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Drug and alcohol misuse

Concern about drug or alcohol misuse is one of the most common reasons why children’s services become involved with children and their families.

Many parents and carers drink alcohol in a moderate, safe way but:

Where drugs or alcohol are misused, this can have a negative impact on a person’s physical and mental health. And it may affect their parenting.

Help, support and drug and alcohol misuse

Can help come from a GP?

Visiting the GP is often a good place for someone who is struggling with alcohol or drug misuse. The GP may offer treatment at the practice. Or they may refer on to a local drug or alcohol service.

There are specialist organisations that provide information, advice and support in relation to drug and alcohol misuse. There is help and support available for those struggling with drug use, alcohol use, and for family members of those with addictions.

See the Drug and alcohol misuse section of our Useful links page for details of relevant organisations.

How might a child and family be supported if a parent or carer is struggling with alcohol or drugs misuse?

There are different ways help and support may be given to children and their families. The framework under which a family is supported will depend on how serious the concerns are. It will depend on the impact the drug or alcohol misuse is having, or is likely to have, on the child. Read about early help and child in need below – two important ways children and families may receive extra support and services.

See our Children’s services page for an overview of all the different ways children’s services may become involved with children and families.

Early help and child in need support for families – click on the drop downs below for information

Early help

Government statutory guidance called Working Together 2018 says practitioners working with families should be alert to families who may need early help services. The guidance says children in families where parents or carers are struggling with drug or alcohol misuse may need this type of help (see Working Together 2018, page 14 at paragraph 6).

Early help aims for agencies to work together to provide support as soon as problems emerge. This is because tackling a problem early can stop things getting worse. Education (schools, nurseries), housing, and health services are all examples of agencies. Early Help can be given to a family with a child up to age 18. So, the child may be a baby, toddler, at primary school or a teenager.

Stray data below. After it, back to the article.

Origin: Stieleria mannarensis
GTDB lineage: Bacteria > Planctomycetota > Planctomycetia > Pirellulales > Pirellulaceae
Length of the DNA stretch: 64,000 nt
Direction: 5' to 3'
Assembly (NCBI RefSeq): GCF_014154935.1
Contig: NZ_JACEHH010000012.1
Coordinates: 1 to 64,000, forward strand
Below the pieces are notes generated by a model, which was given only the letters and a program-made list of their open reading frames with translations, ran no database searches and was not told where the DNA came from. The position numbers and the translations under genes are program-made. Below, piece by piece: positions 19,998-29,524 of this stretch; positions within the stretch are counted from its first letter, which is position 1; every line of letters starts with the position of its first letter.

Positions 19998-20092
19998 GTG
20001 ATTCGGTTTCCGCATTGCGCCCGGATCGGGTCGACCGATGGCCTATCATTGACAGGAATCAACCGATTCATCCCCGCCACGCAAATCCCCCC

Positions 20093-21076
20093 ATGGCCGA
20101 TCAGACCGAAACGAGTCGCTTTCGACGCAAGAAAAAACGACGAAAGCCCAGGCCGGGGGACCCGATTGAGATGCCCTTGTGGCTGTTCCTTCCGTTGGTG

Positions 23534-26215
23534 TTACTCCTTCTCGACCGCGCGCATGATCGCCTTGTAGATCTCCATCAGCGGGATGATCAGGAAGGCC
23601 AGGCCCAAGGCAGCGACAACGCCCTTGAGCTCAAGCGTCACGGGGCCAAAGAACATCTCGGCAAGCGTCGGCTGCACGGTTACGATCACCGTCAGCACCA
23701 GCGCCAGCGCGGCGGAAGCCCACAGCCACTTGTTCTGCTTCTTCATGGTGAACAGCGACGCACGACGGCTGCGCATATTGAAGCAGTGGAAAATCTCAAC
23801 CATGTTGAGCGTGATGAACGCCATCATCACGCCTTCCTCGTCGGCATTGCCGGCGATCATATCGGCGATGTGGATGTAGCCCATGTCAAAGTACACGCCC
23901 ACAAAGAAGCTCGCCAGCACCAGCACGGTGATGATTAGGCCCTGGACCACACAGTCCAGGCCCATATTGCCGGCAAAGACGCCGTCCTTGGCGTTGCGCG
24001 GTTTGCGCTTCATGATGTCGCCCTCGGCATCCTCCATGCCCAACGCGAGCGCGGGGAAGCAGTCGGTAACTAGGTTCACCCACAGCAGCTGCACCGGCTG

Social workers are not involved in early help assessments or providing early help services. But sometimes they ask early help services to provide assistance to children and families they are working with.

See our Early help page for more information.

Child in need

There is a general legal duty on children’s services departments to work to keep children safe, well cared for and, at home unless this would place them at risk.

To help achieve this, children’s services must provide a range and level of services in their local area to help children ‘in need’. And to help their families (see section 17(1) of the Children Act 1989).

A child in need is a child who needs extra support or services to help them achieve or maintain ‘a reasonable standard of health or development’ (see section 17(1) of the Children Act 1989). All disabled children are classed as children in need.

Where a child or family may need this extra support, children’s services should carry out a child in need assessment. This aims to:

  • Work out if the child is in need or not
  • Decide whether the child is in need enough to get services in that local area
  • Find out what support and services may most help the child and their family.

Local children’s services departments have their own measures for deciding which children are ‘in need’ enough to get services.

See our Child in need page for important information about how to request a child in need assessment and what is involved.

The Family Drug and Alcohol Court

The Family Drug and Alcohol Court is an alternative court for care proceedings. It is specially designed to work with parents who struggle with drug and alcohol misuse. There is not a FDAC in every local area and a parent cannot refer themselves. But if children’s services are thinking about issuing care proceedings because of concerns about drug or alcohol misuse, parents and carers may ask the social worker if a referral can be made to the Family Drug and Alcohol Court.

See FDAC’s Information for Parents webpage, for more information.

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